I'm using FDPF to generate invoices for customers, which are then attached to an e-mail and sent along to the customer. The invoices / emails are generated in a batch (several hundred at a time). In the first real world run of the batch, a handful (about 5 out of 200) of customers received corrupt PDFs. The common link between them was that they had larger invoices than average, which leads me to believe that the time it takes to generate the invoice is causing a race condition and perhaps the e-mail is being sent before the PDF has time to finish generating completely. Is there a way to validate that the PDF is not corrupt before sending the e-mail? Or is there another way to approach the problem that I'm overlooking?
Be aware that the latest version of the Acrobat reader is fussier about reading files that don't conform exactly to the correct pdf format.
The start of a pdf document is indicated by the string %PDF. Older versions of Acrobat would ignore file content occurring before the %PDF marker. For example, you might have left some debug output in the file, as follows:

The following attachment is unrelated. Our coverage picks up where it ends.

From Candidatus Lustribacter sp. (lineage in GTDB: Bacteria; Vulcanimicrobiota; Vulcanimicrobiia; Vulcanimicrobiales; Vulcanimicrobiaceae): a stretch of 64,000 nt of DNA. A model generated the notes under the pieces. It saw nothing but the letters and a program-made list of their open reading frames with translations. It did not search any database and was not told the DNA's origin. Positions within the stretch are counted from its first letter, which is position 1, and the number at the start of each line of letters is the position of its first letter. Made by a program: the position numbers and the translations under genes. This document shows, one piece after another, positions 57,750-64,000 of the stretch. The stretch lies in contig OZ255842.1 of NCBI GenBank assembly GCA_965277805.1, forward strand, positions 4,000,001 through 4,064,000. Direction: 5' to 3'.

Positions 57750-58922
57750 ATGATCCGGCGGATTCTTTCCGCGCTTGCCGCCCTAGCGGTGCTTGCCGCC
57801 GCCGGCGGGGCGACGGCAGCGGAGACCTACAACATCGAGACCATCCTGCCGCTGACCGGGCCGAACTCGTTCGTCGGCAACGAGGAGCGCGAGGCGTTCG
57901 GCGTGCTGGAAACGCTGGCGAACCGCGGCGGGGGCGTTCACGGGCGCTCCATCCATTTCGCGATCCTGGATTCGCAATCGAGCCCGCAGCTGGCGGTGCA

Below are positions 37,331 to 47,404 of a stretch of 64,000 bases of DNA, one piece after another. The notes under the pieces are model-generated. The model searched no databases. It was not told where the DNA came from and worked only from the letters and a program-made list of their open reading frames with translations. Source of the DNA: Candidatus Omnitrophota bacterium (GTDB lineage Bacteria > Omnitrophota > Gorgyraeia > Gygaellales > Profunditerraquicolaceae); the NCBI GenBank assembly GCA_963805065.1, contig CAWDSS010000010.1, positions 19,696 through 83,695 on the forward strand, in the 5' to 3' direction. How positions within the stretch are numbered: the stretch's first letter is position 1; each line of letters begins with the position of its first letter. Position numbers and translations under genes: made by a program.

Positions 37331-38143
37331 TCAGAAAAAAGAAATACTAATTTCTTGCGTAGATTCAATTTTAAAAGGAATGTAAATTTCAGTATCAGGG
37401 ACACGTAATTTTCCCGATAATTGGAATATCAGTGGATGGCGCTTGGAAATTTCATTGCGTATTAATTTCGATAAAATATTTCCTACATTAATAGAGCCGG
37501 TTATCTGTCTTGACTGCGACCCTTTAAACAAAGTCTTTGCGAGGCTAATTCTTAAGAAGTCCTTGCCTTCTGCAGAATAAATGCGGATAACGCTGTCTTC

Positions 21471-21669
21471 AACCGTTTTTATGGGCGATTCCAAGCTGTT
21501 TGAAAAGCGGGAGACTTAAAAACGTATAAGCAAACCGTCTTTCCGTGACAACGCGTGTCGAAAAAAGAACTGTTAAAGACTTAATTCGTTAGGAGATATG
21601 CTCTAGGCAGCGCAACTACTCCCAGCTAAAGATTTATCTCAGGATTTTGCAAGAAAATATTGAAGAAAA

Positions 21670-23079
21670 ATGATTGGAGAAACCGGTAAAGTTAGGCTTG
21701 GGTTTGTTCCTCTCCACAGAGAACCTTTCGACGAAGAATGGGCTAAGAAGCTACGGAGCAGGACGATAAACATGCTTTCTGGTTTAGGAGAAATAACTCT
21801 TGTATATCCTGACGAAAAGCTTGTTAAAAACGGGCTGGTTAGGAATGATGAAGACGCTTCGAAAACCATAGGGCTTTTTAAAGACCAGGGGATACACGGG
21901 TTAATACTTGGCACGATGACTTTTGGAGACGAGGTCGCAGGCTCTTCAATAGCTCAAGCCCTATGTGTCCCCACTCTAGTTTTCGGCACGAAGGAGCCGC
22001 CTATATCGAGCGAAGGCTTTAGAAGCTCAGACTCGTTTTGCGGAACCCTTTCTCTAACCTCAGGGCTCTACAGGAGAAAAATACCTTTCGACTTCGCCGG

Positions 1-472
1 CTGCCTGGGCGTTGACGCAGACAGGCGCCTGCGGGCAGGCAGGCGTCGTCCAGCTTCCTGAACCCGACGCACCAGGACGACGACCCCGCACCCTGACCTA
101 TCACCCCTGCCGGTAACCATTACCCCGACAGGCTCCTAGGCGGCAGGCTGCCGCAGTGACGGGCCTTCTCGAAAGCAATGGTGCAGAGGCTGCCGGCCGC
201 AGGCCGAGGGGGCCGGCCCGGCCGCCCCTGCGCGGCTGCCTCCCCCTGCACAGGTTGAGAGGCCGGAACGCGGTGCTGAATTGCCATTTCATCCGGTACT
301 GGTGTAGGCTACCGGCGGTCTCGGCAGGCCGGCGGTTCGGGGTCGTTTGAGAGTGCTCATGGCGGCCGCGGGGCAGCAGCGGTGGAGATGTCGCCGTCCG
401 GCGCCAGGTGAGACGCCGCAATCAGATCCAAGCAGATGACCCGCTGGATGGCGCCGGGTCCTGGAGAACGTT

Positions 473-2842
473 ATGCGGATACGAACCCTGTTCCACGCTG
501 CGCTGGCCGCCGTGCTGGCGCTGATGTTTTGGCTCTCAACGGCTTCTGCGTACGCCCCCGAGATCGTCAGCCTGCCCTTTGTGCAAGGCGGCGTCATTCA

and Acrobat would open that ok, (as will Preview on OSX).
Acrobat won't accept that anymore.
I got bitten by that, so hope this helps!
You can test if the pdf is fully generated by creating an md5 hash for the pdf at the time the file is first sent, and then again while the email is sending, and finally after it has been sent. If the md5 changes each time, then the file is still being created by the pdf generator while the email is sending.
Here's an example on how to use md5 hash:
You will notice that the md5 hash changes on each iteration of the function because the file is still being written. If you try this sample code, you may have to set the permissions on 'md5_demonstration_file' manually so that anyone can write to it.
If race condition isn't the problem have you read this SO suggested thread: http://stackoverflow.com/questions/3578752/corrupt-pdf-email-attachment-when-generated-by-fpdf-and-php